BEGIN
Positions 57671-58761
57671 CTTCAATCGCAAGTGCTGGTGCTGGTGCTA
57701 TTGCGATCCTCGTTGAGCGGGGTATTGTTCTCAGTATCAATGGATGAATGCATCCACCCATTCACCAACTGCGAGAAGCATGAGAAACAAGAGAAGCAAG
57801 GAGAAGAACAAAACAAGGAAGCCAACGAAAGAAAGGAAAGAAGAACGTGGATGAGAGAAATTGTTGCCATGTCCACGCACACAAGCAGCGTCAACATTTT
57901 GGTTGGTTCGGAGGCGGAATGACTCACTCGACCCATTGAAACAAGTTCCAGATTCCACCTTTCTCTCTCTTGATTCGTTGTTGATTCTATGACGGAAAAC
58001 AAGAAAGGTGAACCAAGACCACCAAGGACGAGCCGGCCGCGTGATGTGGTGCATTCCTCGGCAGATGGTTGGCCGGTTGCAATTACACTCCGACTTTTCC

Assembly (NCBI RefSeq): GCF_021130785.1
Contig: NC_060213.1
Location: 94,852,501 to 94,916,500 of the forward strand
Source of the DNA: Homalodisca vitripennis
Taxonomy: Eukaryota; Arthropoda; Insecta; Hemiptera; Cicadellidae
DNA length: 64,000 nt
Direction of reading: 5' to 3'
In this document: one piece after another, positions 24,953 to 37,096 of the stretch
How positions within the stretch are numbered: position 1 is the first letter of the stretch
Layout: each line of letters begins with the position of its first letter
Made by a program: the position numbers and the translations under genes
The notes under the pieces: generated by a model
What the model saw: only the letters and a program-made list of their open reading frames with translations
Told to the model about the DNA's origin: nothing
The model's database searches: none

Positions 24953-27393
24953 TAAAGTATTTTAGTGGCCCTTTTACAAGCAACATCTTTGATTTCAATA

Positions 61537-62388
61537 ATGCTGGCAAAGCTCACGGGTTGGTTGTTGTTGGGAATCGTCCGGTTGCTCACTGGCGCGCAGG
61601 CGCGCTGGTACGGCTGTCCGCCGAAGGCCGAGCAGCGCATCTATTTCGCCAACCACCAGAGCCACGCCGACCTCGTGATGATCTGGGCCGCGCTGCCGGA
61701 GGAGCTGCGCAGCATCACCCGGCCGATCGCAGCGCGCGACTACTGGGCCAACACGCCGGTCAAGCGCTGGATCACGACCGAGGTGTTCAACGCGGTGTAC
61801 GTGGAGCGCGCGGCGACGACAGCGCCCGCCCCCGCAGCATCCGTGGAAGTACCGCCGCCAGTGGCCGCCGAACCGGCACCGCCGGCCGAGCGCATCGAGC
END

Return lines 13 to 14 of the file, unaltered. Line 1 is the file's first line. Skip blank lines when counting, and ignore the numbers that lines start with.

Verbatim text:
Direction of reading: 5' to 3'
In this document: one piece after another, positions 24,953 to 37,096 of the stretch